Fire Ants (Solenopsis invicta)
Quick Look Pest Stats
Color: Dark reddish brown
Shape: Segmented; oval
Size: 1/8″ – 3/8″
Region: Mainly Southern U.S. states with isolated infestations in the Pacific Northwest.
These red ants build large mound nests that are flattened, irregular in shape, and between two and four square feet in size. They are commonly introduced into new areas through potted plants, shrubs and trees. They usually nest in soil near structural foundations or in landscaping. Although these fire ants are often found outdoors, they can gain access to buildings through HVAC systems and AC units.
Fire ants are omnivorous. Known to eat meats, greasy and sweet materials. They will feed on animal or vegetable sources of food. The fire ant worker’s diet includes insects, earthworms, ticks, spiders, arthropod eggs, honeydew and other sweets.
A newly mated queen lays about a dozen eggs. When they hatch 7 to 10 days later, the larvae are fed by the queen. Later on, a queen fed by worker ants can lay up to 800 eggs per day. Larvae develop 6 to 10 days and then pupate. Adults emerge in 9 to 15 days. The average colony contains 100,000 to 500,000 workers and up to several hundred winged forms and queens. Worker ants exhibit a range of sizes.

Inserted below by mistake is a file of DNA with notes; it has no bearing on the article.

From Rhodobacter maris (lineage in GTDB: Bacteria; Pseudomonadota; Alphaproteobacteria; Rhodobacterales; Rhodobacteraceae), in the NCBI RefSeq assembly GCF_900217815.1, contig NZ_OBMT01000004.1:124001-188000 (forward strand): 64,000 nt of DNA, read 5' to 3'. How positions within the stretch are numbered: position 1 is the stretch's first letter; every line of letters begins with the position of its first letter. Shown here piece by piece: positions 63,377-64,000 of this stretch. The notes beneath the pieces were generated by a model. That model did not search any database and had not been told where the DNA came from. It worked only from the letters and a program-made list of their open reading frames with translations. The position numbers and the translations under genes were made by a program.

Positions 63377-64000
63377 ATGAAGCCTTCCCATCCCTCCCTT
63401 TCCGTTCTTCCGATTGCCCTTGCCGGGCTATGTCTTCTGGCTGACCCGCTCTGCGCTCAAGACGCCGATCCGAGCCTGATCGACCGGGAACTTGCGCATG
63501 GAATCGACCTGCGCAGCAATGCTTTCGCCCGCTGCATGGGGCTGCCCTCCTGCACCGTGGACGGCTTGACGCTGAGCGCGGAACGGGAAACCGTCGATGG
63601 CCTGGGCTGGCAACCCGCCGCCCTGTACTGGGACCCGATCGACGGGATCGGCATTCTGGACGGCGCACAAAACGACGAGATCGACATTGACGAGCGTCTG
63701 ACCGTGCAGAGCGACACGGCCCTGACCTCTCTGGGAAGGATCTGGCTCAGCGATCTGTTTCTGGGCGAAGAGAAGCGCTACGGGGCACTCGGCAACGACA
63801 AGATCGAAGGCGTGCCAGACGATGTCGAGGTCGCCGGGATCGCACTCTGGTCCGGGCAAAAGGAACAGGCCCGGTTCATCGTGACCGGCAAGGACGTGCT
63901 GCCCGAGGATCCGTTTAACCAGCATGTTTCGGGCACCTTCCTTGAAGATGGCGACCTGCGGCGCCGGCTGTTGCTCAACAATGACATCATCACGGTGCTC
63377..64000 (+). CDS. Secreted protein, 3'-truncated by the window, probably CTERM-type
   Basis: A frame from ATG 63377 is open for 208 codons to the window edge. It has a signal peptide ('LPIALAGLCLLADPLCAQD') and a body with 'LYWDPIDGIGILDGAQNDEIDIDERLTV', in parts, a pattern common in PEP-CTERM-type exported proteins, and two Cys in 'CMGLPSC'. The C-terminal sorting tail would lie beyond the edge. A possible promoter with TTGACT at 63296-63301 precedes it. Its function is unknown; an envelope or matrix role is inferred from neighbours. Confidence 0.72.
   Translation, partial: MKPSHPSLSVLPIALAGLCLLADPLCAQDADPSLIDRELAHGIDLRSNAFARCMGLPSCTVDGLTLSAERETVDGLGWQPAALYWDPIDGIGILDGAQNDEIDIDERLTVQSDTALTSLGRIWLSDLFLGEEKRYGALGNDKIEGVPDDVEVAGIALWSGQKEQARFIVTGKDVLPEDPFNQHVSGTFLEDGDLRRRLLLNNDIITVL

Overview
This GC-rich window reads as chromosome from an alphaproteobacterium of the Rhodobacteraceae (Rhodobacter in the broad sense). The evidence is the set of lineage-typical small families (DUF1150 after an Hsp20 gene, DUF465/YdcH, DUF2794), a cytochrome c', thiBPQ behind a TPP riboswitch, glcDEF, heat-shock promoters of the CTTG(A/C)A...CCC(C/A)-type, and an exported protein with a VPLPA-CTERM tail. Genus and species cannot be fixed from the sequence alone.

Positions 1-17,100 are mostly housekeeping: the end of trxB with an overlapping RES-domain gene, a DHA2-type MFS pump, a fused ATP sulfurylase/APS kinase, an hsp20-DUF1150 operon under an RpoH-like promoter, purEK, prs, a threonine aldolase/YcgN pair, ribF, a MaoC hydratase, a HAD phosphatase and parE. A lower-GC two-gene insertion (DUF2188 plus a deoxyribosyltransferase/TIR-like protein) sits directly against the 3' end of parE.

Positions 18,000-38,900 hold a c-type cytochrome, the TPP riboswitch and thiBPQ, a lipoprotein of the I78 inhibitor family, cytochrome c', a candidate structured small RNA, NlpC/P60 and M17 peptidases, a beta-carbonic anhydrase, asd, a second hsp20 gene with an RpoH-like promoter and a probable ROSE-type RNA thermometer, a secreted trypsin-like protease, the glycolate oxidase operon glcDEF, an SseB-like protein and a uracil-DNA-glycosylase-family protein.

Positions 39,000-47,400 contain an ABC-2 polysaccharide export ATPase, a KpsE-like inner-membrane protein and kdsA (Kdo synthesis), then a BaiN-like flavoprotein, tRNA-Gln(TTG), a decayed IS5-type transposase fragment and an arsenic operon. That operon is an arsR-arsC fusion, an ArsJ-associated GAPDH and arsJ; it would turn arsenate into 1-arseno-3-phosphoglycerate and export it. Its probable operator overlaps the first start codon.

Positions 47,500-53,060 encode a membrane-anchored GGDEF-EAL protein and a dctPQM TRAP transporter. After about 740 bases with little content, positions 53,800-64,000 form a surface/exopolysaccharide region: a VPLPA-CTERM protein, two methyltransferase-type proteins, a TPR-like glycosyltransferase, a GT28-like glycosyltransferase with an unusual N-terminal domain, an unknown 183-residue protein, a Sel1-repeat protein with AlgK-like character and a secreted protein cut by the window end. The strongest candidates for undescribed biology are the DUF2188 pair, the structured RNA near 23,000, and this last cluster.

Fire ants will sting humans who disturb a nest. The sting of a red imported fire ant is painful and often results in a raised welt. A person stung by fire ants will often receive multiple stings from more than one of the ants. Persons allergic to insect stings will react more severely to red ant stings.
Red imported fire ants and their telltale mound nests should be actively avoided. Interfering with a fire ant nest can cause them to sting, resulting in painful welts. To prevent red ants from entering a structure, seal all internal and external cracks and crevices.